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Market Size and Vertical Integration: Stigler's Hypothesis Reconsidered

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  • Elberfeld, Walter

Abstract

According to Stigler (1951), vertical disintegration should be the typical development in growing industries, vertical integration in declining industries. The basic argument is that firms will spin off production stages subject to increasing returns to scale in response to market growth. This paper re-examines Stigler's hypothesis within an equilibrium model of industrial structure in which the organization of firms is endogenous. Stigler's hypothesis is confirmed when entry into markets is free and firms compete. However, when entry into the intermediate good market is restricted, or intermediate good producers collude, vertical integration increases with market size. Copyright 2002 by Blackwell Publishing Ltd

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  • Elberfeld, Walter, 2002. "Market Size and Vertical Integration: Stigler's Hypothesis Reconsidered," Journal of Industrial Economics, Wiley Blackwell, vol. 50(1), pages 23-42, March.
  • Handle: RePEc:bla:jindec:v:50:y:2002:i:1:p:23-42
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    Citations

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    Cited by:

    1. Timothy Bresnahan & Jonathan Levin, 2012. "Vertical Integration and Market Structure," Introductory Chapters,in: Robert Gibbons & John Roberts (ed.), The Handbook of Organizational Economics Princeton University Press.
    2. Lin, Ping, 2006. "Strategic spin-offs of input divisions," European Economic Review, Elsevier, vol. 50(4), pages 977-993, May.
    3. repec:got:cegedp:20 is not listed on IDEAS
    4. Ioannis Pinopoulos, 2014. "Downstream Market Power and the Lerner Index," Discussion Paper Series 2014_07, Department of Economics, University of Macedonia, revised Nov 2014.
    5. Matsushima Noriaki & Mizuno Tomomichi, 2012. "Equilibrium Vertical Integration with Complementary Input Markets," The B.E. Journal of Economic Analysis & Policy, De Gruyter, vol. 12(1), pages 1-32, June.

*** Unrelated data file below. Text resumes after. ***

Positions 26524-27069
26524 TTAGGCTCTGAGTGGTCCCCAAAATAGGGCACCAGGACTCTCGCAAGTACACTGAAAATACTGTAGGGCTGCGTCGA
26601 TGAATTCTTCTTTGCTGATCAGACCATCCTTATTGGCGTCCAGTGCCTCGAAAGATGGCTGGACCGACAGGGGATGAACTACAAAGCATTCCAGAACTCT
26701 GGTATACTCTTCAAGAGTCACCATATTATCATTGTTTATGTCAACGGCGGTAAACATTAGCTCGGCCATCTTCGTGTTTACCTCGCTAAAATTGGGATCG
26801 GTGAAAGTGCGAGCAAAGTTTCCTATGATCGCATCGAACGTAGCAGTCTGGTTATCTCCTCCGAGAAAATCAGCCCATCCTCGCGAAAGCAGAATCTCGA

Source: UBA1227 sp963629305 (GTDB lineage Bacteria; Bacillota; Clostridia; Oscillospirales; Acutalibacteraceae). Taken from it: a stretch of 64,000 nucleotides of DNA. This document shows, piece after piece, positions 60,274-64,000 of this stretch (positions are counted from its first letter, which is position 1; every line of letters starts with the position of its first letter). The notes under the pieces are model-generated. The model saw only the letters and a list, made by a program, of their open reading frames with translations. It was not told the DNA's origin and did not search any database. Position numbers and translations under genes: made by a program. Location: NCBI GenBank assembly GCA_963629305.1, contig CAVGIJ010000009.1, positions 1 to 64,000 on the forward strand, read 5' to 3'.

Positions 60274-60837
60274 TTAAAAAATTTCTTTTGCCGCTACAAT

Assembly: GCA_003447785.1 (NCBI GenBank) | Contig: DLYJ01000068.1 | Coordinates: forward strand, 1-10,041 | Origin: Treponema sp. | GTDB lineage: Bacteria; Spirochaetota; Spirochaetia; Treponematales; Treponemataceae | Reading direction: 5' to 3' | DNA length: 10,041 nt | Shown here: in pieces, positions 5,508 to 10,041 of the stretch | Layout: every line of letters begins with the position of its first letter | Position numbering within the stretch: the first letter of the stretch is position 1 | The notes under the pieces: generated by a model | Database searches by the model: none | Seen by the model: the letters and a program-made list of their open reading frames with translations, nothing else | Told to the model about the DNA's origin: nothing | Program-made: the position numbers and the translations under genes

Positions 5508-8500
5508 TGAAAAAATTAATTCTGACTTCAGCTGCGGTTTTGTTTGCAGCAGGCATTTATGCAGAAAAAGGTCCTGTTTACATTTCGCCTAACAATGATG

6. Stefan Buehler & Armin Schmutzler, 2004. "Intimidating Competitors � Endogenous Vertical Integration and Downstream Investment in Successive Oligopoly," SOI - Working Papers 0409, Socioeconomic Institute - University of Zurich, revised Jul 2005.
    7. Thomas Hutzschenreuter & Florian Gröne, 2009. "Changing Vertical Integration Strategies under Pressure from Foreign Competition: The Case of US and German Multinationals," Journal of Management Studies, Wiley Blackwell, vol. 46(2), pages 269-307, March.
    8. Noriaki Matsushima & Tomomichi Mizuno, 2007. "Why do large firms tend to integrate vertically? - asymmetric vertical integration reconsidered -," Discussion Papers 2007-34, Kobe University, Graduate School of Business Administration.
    9. repec:dau:papers:123456789/5841 is not listed on IDEAS
    10. Ahmad Reza Saboori Memar & Georg Götz, 2013. "R&D Incentives in Vertically Related Markets," MAGKS Papers on Economics 201307, Philipps-Universität Marburg, Faculty of Business Administration and Economics, Department of Economics (Volkswirtschaftliche Abteilung).
    11. Eckel, Carsten, 2003. "Does globalization lead to specialization?," Center for European, Governance and Economic Development Research Discussion Papers 20, University of Goettingen, Department of Economics.
    12. Buehler, Stefan & Schmutzler, Armin, 2008. "Intimidating competitors -- Endogenous vertical integration and downstream investment in successive oligopoly," International Journal of Industrial Organization, Elsevier, vol. 26(1), pages 247-265, January.

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